As far as those people who do not have to fly, train travel is certainly an untapped resource for many travelers. This year, Amtrak reported it's on track for a record number of passengers for the fiscal year, which makes sense since train fares are significantly cheaper than airline tickets. Prices for train tickets are relatively consistent, with the possibility of slight peaks during high travel periods, but even with that spike, it's a much more economical choice. The only set back to the train is the length of travel time. Planes, obviously, get you to your destination quicker. So if you have a long distance to go, stick with planes. If you are not traveling across the country, but rather somewhere close, like the next state over, a train might be your best option. It's cheap, convenient, with plenty of space for your bags, and you get to enjoy some lovely scenery along the way.

If you choose to drive to your holiday destination, be sure to check road conditions and traffic. While airports can be packed, so can highways, so it might take you longer than expected to get home. Another important thing to keep in mind is gas prices. Now that the Federal Reserve is trying to stimulate the economy by buying bonds, gas prices will inevitably rise. The good news for drivers is that with rising gas prices, airfares will increase. Cars are still the cheaper alternative.

Whether going by train, plane or automobile, the holidays will always be a crazy time to travel. Just remember what is waiting for you when you finally arrive...

Thursday, November 11, 2010

Navy Pier Open to Change

One of Chicago's number one tourist attractions, Navy Pier may be experiencing a makeover over the next couple years. The historic pier has been a long-standing entertainment source in Chicago, providing children and adults with activities and dining options. Now, talks of revamping this lakefront staple are starting up and there are some interesting ideas on the table.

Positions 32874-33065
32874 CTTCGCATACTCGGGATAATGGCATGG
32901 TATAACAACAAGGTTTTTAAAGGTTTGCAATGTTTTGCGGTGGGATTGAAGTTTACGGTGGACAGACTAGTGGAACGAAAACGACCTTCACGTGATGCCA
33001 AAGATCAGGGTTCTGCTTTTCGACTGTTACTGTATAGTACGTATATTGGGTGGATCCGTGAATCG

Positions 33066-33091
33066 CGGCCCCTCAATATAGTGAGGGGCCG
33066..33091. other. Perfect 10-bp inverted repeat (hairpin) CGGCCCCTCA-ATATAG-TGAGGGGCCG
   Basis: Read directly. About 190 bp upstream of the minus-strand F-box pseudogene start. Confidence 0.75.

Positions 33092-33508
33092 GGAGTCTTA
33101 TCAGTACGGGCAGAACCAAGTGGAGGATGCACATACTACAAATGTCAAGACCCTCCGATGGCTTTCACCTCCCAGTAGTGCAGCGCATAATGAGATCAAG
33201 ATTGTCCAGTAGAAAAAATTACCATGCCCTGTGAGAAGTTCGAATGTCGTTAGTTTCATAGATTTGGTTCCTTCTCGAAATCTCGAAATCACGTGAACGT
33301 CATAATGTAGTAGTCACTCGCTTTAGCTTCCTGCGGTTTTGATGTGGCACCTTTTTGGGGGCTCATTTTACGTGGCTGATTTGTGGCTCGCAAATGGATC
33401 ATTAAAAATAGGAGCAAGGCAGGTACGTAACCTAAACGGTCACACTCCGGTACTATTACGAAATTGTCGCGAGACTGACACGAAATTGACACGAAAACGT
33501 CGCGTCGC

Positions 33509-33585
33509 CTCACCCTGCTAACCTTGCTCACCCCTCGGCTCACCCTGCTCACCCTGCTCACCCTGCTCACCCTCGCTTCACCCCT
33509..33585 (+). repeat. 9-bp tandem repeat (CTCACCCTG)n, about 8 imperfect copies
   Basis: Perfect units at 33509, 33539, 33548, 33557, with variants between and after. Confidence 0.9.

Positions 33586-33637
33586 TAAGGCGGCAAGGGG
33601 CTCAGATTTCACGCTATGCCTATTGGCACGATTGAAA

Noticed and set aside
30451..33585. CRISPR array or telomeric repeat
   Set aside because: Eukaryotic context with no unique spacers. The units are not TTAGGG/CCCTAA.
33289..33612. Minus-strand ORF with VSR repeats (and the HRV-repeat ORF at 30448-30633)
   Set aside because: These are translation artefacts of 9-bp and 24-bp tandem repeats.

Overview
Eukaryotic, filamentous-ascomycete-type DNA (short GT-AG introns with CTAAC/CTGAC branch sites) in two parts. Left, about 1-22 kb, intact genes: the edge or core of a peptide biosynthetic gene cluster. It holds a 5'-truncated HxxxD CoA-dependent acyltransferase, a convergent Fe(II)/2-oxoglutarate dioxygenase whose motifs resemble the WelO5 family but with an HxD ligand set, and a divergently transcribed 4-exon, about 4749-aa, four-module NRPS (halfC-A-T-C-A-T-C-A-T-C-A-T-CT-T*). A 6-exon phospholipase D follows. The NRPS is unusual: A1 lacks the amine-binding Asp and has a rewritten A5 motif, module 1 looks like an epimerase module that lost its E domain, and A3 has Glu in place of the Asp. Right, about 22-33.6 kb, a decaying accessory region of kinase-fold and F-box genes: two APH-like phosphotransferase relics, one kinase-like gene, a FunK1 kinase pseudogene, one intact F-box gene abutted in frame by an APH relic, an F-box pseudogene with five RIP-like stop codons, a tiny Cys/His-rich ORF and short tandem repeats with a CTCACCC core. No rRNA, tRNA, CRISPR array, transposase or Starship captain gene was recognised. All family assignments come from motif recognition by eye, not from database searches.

First of all, directors and executives want to continue attracting the same crowd, mostly children, families and young adults. The first change people will see is the departure of the Chicago Children's Museum, and with that a a new form of entertainment for kids. They also hope to build a 4,000-seat concert hall and expand the Chicago Shakespeare Theater. There are talks of adding an indoor skating rink, more green space, a huge Ferris wheel and a boutique hotel. Along with these additions, Navy Pier officials hope to improve and update the retail and fast-food area and possibly add a brand new restaurant to the mix.

Efforts in the past to upgrade Navy Pier were put on hold due to budget issues and administrative problems, but it looks as if there is enough support and money to get some of these projects launched. While some people may oppose the plans, worrying that these alterations will transform Navy Pier into an all-out theme park, officials say there is no need to fret. Their intention is to keep Navy Pier as real and accessible as it is now, maintaining its appeal as a fun and entertaining attraction for all.

As someone who has only lived in Chicago for a couple years and visited Navy Pier a handful of times, I don't really have a strong opinion about the changes. However, I think that anything that can improve the current state of the place could potentially drive more tourists and visitors to check it out, which means more revenue, for both Navy Pier and the city.

Wednesday, November 10, 2010

Cruise Line Stuck off Coast of Mexico

On Monday, the Carnival Splendor cruise ship stopped in the Pacific Ocean 50 miles west of Punta San Jacinto. The vessel was unable to continue its journey due to an engine room fire that disabled the propulsion system. The luxury liner, which was carrying close to 3,300 passengers and 1,200 crewmembers, received assistance yesterday from a Navy aircraft carrier that brought the stranded vacationers food, water and other provisions. Restaurants, bars and casinos were closed, and many of the inner rooms were pitch black due to a power outage, forcing passengers to prop open their doors to let in air and light. Since the ship was far enough away to be out of cell-phone range, many could not reach their families and friends to let them know what was happening. Unfortunately, the damage to the engine room and power sources was too significant to attempt a repair at sea, so tug boats were dispatched from the Mexican city of Ensenada to tow the ship back to San Diego. It is expected to arrive tomorrow. As far as the guests of the cruise line, Carnival plans on refunding them their money and providing them with vouchers for future cruises.

Tuesday, November 9, 2010

Travel and Technology